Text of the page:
e-NABLE Greece


e-NABLE Volunteers in Ireland have been working around the clock to help supply their health heroes and first responders with much-needed face shields this past week.

“Here in 3DAssist Dublin, we’ve printed and delivered over 150 face masks to our local hospital. We’ve also sent over all our colleges PPE. Our local police force delivered our stock to the hospital, a real community effort. Be safe.”

e-NABLE Volunteer Robbie O’Connor


Photo Courtesy of e-NABLE NC

Our e-NABLE volunteers in New Caledonia have been designing, fabricating and distributing face shields in their local areas. They have 24 volunteers working around the clock for an order of more than 900 face shields. To get involved, find their modified files and ask questions, please visit this link.

“This morning, a general practitioner and a nurse came to collect our first examples of visors. The project manager would like to “meet the authorities” to think about a possible approval of this device. “I am absolutely not a specialist in health security, I simply note that the device makes it possible to avoid splashes on the face and that it prevents the wearer from touching his face, a reflex that we all have”.

Hugues Ansel


Photo Courtesy of Thai Reach

In Thailand, Thai Reach has made dozens of faces shields from Prusa and other designs over the past week. These have been already delivered to Sirindhorn Khon Kaen hospital. If you are reading this from Thailand, and have access to a 3D-printer, please consider supporting the Thai Reach group and local hospitals with medical supply shortages by contacting James Quilty here:

“We have made or have received donations of 3D printed shields made by other makers in the hundreds here in Khon Kaen Thailand all in 11 days. Other makers in part inspired by us and the worldwide effort have been supplying hospitals all over Thailand – making thousands in the first week.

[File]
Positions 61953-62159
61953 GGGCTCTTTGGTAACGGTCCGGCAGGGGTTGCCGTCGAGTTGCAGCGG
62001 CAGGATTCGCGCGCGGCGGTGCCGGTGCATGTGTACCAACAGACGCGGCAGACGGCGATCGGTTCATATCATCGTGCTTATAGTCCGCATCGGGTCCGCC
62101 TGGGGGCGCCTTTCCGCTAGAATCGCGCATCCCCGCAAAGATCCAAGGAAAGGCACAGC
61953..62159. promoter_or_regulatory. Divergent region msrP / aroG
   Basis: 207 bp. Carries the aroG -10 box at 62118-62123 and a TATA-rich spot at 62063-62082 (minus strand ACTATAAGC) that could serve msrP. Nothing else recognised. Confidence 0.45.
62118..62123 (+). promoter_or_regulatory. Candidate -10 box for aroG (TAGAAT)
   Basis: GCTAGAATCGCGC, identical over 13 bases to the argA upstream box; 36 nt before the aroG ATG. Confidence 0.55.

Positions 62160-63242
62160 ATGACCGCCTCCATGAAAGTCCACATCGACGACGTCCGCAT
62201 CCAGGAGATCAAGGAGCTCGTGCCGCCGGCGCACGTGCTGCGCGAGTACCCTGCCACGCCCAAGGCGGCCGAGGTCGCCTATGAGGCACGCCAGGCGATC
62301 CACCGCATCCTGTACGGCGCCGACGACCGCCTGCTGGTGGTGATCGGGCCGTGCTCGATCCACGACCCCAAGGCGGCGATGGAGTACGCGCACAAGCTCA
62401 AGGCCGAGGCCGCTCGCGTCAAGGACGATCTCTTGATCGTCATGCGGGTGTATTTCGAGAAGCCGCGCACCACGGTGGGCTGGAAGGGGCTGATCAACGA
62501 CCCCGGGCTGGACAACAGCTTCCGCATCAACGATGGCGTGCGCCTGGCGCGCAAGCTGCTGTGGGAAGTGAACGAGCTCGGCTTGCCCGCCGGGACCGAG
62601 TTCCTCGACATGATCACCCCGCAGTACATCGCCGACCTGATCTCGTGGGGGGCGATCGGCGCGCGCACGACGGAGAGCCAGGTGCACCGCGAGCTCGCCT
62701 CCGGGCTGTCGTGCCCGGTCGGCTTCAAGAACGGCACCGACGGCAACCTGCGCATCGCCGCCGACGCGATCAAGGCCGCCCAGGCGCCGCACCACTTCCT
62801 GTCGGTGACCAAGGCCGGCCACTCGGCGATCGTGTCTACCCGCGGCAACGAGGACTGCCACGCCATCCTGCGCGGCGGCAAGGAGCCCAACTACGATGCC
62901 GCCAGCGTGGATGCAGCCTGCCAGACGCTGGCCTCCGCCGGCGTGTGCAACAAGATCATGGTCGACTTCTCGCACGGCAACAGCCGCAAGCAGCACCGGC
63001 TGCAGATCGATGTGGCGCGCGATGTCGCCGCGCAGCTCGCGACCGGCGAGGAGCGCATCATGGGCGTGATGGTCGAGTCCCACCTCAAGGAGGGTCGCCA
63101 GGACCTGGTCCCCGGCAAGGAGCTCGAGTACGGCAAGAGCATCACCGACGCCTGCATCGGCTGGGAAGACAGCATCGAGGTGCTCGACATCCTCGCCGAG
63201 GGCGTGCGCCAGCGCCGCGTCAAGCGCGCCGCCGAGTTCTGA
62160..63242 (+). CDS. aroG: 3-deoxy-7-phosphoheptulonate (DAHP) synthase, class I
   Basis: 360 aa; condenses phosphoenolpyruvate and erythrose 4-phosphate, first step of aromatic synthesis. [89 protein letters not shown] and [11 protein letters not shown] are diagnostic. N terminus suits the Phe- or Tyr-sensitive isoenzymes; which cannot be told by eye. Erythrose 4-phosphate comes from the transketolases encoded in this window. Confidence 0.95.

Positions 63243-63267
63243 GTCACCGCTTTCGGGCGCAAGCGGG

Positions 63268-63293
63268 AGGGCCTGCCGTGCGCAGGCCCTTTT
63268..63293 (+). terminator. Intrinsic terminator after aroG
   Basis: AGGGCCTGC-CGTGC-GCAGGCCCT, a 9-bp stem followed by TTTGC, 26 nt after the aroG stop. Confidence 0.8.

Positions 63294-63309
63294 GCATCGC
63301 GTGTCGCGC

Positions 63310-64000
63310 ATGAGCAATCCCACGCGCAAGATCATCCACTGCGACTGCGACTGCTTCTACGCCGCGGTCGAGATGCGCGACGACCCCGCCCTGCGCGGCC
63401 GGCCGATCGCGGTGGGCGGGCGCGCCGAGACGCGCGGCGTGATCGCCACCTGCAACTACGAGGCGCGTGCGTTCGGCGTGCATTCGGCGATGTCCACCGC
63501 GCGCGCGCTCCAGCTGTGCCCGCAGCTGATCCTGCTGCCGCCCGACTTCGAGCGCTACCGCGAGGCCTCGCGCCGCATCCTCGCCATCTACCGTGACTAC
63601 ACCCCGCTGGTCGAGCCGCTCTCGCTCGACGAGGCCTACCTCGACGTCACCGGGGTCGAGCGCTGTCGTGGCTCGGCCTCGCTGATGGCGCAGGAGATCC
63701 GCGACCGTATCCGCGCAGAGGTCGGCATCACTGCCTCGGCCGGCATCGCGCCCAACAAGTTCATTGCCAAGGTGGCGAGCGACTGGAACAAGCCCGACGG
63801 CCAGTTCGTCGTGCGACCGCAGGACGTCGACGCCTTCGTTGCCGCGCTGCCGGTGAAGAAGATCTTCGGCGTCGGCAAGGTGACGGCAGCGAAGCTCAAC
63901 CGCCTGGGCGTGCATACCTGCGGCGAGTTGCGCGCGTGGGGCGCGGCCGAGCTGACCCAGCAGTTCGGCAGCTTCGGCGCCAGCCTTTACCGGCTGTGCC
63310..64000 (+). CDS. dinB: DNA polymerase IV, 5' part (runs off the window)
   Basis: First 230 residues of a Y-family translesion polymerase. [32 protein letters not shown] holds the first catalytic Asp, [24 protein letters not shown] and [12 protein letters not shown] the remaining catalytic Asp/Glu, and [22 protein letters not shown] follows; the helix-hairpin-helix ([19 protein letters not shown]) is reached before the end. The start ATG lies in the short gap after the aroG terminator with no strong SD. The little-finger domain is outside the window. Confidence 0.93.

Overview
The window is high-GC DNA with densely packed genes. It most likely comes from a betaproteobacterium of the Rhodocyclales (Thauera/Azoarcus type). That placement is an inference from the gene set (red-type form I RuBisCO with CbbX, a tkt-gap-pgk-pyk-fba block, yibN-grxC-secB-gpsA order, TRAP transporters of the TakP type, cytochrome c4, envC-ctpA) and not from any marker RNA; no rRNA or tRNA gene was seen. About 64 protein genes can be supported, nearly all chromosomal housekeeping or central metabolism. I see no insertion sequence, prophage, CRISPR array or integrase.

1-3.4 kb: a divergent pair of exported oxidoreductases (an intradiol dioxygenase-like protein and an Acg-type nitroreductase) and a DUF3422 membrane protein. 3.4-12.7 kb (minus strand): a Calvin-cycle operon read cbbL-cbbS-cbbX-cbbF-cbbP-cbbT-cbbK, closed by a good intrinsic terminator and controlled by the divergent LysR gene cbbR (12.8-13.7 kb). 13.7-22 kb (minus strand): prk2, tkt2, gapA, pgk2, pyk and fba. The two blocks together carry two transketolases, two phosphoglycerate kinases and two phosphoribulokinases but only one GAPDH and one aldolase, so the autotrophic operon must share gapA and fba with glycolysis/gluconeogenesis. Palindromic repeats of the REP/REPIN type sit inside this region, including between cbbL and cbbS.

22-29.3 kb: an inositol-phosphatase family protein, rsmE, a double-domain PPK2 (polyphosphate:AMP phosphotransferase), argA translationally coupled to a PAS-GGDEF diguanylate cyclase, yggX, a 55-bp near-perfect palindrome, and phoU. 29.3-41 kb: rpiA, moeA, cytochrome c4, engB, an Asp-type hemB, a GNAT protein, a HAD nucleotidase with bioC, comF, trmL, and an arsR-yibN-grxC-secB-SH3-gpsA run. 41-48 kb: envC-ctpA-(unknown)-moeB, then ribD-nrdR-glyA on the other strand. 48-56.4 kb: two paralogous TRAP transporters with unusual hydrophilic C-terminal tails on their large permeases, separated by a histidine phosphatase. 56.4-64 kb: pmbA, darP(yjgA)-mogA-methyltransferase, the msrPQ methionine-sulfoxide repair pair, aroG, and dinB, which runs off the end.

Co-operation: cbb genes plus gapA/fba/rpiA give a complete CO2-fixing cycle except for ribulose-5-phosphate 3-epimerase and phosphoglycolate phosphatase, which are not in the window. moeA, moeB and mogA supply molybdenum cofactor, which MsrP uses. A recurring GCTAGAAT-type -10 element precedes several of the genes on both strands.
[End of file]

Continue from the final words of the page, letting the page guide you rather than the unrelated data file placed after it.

e-NABLE Volunteer James Quilty at Thai Reach


Photo Courtesy of Robotel

Our e-NABLE Volunteers in Turkey (Robotel) have been working on 3D printing parts to convert snorkeling masks into useful medical options that may be able to help those infected with Covid-19.

“The models we produced to support the health staff related to Covid-19 are in test stage… the parts made by our Antalya Robotel volunteers are being tested and delivered to doctors to try on masks. We are waiting for the results. We are ready to produce for all intensive care units if needed.

e-NABLE Volunteers at Robotel

Help Support e-NABLE Volunteers!

In light of the current coronavirus pandemic, we are asking for help to support volunteers who are producing 3D printed protective gear for our medical professionals and essential workers, including face shields and respirator masks.

100% of the donated funds will be used to provide free 3D printing materials for groups around the US who are producing and donating protective gear. Every $100 donated will provide enough material to produce about 30 respirator masks or about 50 face shields.

3D Universe has already sent free filaments to dozens of groups working on producing and donating protective equipment for our medical workers. Your donation will help us to support more of those groups and individuals.

The global e-NABLE and maker community’s swift response to the COVID-19 pandemic demonstrates the capacity of human ingenuity and compassion in the midst of an unprecedented crisis. The mass production of these prototypical devices may or may not curtail the medical supply shortages long enough for stores to be adequately replenished. Nevertheless, when put to use, these devices – however untested or lacking in research and development – could mean the difference between high-risk exposure and no risk at all.

If you are reading this and would like to contribute to any of the efforts mentioned, need links to files or have questions, please contact the e-NABLE community here: or join the e-NABLE HUB and the Coronavirus Pandemic Assistance Thread.

There are more and more stories coming in, every hour of every day.

Please make sure to follow our blog for updates and new stories! If you would like to share your story or guest blog, please reach out to Jen or Luke at!

To all in the extended e-NABLE family, all over the world: thank you for making such an enormous difference!

Stay Safe.